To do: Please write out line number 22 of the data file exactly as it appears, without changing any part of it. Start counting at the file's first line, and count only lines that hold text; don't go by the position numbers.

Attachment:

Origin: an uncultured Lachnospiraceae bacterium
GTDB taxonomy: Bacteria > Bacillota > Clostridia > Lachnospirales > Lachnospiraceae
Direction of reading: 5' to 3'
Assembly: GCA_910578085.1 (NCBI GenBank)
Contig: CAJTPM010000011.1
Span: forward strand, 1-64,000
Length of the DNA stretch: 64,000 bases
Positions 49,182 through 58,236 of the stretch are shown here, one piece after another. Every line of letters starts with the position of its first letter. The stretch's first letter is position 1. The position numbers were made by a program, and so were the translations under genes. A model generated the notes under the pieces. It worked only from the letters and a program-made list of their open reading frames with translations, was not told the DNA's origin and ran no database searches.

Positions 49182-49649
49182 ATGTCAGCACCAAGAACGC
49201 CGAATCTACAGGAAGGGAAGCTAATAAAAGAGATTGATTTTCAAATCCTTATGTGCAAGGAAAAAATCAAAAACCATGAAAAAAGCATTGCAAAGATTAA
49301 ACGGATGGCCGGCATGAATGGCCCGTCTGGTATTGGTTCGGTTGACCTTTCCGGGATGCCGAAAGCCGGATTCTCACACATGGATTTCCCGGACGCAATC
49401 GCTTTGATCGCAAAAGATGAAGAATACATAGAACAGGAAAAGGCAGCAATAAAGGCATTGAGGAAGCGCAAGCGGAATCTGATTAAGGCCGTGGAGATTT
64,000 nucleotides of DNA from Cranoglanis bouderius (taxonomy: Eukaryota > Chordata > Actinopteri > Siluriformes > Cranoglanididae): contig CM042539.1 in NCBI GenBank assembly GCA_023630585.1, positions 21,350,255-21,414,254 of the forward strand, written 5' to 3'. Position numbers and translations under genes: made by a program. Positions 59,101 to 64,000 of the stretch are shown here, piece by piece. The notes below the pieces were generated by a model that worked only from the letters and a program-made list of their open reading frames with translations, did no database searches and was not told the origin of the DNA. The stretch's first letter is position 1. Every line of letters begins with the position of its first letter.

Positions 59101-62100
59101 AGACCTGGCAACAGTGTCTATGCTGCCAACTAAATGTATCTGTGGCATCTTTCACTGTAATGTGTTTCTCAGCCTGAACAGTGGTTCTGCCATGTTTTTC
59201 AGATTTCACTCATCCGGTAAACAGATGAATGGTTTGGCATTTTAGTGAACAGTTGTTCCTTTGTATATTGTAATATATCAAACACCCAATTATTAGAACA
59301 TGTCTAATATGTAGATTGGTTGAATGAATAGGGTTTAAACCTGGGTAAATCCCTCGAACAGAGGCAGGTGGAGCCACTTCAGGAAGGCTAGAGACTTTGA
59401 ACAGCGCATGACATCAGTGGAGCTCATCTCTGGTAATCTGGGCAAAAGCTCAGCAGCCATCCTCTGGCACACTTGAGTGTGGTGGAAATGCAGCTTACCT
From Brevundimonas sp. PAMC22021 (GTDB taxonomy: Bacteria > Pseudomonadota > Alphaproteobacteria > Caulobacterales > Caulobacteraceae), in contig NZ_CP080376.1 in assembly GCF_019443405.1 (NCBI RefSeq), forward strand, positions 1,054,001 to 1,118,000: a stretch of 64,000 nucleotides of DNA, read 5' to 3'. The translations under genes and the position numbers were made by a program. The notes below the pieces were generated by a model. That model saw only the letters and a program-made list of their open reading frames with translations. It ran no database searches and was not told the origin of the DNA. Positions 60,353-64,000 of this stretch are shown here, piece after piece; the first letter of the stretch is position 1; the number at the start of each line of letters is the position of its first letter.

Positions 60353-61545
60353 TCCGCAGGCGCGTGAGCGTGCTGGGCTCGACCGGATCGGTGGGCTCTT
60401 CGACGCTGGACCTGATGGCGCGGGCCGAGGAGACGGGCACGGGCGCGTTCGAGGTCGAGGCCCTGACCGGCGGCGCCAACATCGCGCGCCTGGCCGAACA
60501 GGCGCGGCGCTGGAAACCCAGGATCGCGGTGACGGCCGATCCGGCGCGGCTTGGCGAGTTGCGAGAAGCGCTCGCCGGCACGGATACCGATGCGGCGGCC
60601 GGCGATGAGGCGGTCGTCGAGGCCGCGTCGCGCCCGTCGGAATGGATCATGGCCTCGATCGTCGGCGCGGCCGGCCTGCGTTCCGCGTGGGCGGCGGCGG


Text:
60353 TCCGCAGGCGCGTGAGCGTGCTGGGCTCGACCGGATCGGTGGGCTCTT